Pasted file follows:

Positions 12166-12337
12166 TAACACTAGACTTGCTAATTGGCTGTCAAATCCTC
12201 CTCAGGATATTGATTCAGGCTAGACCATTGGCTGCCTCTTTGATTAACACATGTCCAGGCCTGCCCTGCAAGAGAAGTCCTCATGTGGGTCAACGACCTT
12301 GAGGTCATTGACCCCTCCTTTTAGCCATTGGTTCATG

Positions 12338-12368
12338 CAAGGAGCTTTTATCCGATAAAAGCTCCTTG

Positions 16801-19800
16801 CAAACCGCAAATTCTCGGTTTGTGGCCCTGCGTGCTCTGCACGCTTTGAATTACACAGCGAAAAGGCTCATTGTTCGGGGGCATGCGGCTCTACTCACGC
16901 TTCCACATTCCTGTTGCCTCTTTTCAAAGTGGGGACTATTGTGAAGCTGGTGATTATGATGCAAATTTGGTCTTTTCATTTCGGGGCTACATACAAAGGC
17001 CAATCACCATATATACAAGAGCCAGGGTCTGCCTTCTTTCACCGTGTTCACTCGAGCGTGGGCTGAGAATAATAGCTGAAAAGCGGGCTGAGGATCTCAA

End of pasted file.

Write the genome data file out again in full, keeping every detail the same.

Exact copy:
Positions 12166-12337
12166 TAACACTAGACTTGCTAATTGGCTGTCAAATCCTC
12201 CTCAGGATATTGATTCAGGCTAGACCATTGGCTGCCTCTTTGATTAACACATGTCCAGGCCTGCCCTGCAAGAGAAGTCCTCATGTGGGTCAACGACCTT
12301 GAGGTCATTGACCCCTCCTTTTAGCCATTGGTTCATG

Positions 12338-12368
12338 CAAGGAGCTTTTATCCGATAAAAGCTCCTTG

Positions 16801-19800
16801 CAAACCGCAAATTCTCGGTTTGTGGCCCTGCGTGCTCTGCACGCTTTGAATTACACAGCGAAAAGGCTCATTGTTCGGGGGCATGCGGCTCTACTCACGC
16901 TTCCACATTCCTGTTGCCTCTTTTCAAAGTGGGGACTATTGTGAAGCTGGTGATTATGATGCAAATTTGGTCTTTTCATTTCGGGGCTACATACAAAGGC
17001 CAATCACCATATATACAAGAGCCAGGGTCTGCCTTCTTTCACCGTGTTCACTCGAGCGTGGGCTGAGAATAATAGCTGAAAAGCGGGCTGAGGATCTCAA